Skip the primary navigation if you do not want to read it as the next section.
Skip the main content if you do not want to read it as the next section.
By Jay Kennedy, Head of Policy, Directory of Social Change
The Westminster bubble and the churning conversations of the ‘chattering classes’ can seem a universe away from the day-to-day reality of most charities – where managing services for beneficiaries and just generally trying to stay afloat are often the main concern. I think of this as the ‘policy gap’. Below I outline three important issues which are out there swimming in the ether and ask some further questions.
Social investment – What on earth is it? What will it become? What should it become?
Social investment is the flavour of the month in government and think-tanky policy circles right now, but what is it exactly? And moreover, is it going to mean anything to most charities? The idea is constantly evolving and fraught with jargon borrowed from investment banking, which makes it difficult to penetrate for normal people, myself included. In a nutshell social investment is any form of finance that seeks to obtain a social as well as a financial ‘return’.
I think we are approaching a sort of fork in the road about what social investment will mean in practice. On one path, social investment becomes crystallised within the gravity of state priorities, in the context of spending cuts, and is oriented mostly towards public service delivery – hence the current obsession with devices like Social Impact Bonds, which are unlikely to be relevant to the vast majority of organisations but which sound great to cash-strapped Ministers.
The other path is less clearly outlined. For me it involves finding financial tools which will benefit a wide range of organisations, whilst coexisting with (rather than replacing) a charitable ethos that continues to value giving. Is this possible? Who will drive policy development in that direction? So far, the narrative around the Government’s Big Society Capital project doesn’t give me much reassurance that we’re heading on the right road.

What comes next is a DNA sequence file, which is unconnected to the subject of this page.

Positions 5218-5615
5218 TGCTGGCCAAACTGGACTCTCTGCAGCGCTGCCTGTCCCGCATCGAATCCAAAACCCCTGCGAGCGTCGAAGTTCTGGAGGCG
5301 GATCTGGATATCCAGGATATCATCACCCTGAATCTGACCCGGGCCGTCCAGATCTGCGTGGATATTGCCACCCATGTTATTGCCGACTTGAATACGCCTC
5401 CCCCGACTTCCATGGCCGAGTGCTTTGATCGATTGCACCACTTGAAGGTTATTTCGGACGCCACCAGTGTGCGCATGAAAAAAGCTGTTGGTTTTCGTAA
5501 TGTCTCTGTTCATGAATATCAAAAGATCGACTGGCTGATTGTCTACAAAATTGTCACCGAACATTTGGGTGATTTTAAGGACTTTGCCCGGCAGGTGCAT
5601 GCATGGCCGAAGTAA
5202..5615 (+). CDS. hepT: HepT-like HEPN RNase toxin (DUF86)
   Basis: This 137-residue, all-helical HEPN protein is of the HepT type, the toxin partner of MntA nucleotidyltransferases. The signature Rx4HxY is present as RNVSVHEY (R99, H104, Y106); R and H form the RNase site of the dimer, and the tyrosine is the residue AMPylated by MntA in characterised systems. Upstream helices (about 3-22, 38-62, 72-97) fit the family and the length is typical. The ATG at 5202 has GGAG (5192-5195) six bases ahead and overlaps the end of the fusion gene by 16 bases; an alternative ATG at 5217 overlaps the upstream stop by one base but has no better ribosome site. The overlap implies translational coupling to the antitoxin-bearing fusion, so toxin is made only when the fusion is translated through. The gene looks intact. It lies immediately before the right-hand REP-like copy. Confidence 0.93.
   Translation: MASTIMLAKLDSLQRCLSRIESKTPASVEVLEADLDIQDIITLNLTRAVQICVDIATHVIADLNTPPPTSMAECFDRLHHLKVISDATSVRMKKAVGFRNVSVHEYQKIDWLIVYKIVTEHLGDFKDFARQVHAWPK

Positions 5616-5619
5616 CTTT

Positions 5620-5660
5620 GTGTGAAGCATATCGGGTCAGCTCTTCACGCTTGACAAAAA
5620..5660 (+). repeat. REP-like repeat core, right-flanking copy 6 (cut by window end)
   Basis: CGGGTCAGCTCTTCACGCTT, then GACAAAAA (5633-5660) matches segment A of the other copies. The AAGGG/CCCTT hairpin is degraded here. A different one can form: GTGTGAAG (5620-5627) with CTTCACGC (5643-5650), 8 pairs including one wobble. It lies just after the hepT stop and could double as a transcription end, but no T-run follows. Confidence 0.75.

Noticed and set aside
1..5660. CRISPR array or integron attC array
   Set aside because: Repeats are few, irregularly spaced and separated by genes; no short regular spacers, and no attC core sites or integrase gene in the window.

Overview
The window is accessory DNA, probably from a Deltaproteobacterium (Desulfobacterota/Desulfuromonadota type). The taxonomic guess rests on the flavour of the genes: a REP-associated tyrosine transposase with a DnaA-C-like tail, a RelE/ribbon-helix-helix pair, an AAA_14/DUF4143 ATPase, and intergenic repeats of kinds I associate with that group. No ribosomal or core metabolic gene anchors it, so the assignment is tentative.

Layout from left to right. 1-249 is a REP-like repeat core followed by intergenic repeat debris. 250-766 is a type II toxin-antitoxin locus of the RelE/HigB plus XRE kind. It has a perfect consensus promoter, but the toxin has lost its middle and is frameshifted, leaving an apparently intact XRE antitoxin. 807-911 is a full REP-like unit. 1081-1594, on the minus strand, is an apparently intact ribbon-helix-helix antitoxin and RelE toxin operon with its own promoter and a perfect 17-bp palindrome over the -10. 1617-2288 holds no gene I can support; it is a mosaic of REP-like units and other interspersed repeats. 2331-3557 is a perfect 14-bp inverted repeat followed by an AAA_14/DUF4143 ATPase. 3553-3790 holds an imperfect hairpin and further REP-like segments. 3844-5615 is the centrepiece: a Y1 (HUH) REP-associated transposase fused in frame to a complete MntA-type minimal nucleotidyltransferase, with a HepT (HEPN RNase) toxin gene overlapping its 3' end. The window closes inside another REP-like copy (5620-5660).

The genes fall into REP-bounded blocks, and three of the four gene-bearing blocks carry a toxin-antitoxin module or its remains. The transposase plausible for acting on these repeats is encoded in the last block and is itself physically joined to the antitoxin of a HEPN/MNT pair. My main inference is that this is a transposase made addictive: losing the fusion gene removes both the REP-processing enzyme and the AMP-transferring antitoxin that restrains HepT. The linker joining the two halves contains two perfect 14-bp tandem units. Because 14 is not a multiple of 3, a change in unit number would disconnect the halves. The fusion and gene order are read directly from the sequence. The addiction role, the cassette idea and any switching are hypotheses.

How do charities cope with rapid technological change and the demands of greater transparency? For that matter, how does government?
I’m a bit of a reluctant convert to social media – but increasingly I have to admit I think we are experiencing a revolution. The scale and pace of change, the potential, and the risks are real. Ordinary old websites are already looking obsolete. People who are ten or even five years younger than I am are digital natives, and have different ideas about how to access information and how organisations should provide it. And the people who are younger than that have grown up with Facebook, Twitter, texting, and mobile communications as the norm. Lots of younger people view their smartphone as more important than a clunky old desktop PC, even for work!
These trends pose big questions and challenges about how charities provide information about themselves, how they interact with donors, funders, supporters and beneficiaries. Technology will likely increase demand for more information and greater transparency. How do charities keep up – and how do they provide meaningful information to the public in the digital age? Where are the resources to help them do it? How does regulation by the state – for example by the Charity Commission – fit in?
How do we inspire and develop the next generation of givers and philanthropists?
Donations from individuals remain a crucial source of income for the sector; their value often boosted by virtue of being unrestricted income. Although giving levels overall have remained remarkably stable over time, we have seen significant decline during the recent recession. Charities are also are increasingly reliant on a decreasing pool of older givers. How do we educate and motivate the next generation? Surely technological innovation will be part of the answer, even if it is only to maintain giving at historical levels. But we can’t overlook the tried and tested – like kids learning about giving as part of their education and by example from their parents.
In part this question may also involve the organisational vehicles we use to achieve social change in the future. The charity model has proved remarkably robust and is deeply rooted in British culture and society.
People know what a charity is, even if they don’t have a completely accurate picture of what charities do in the modern age. They mostly don’t know what a CIO, a CIC or even a social enterprise is. Is that set to change? Will younger generations adapt and refresh the charity model for new purposes, or will they look to build new vehicles? Will government drive change forward, get in the way, or just be bypassed completely?
I’ve probably raised more questions than answers here, and these are just some of the ‘policy gap’ issues on my mind at the moment. I could go on - the continuing omnishambles of public services contracting, the future of charity law and regulation, ‘what next’ for volunteering. Perhaps topics for another day!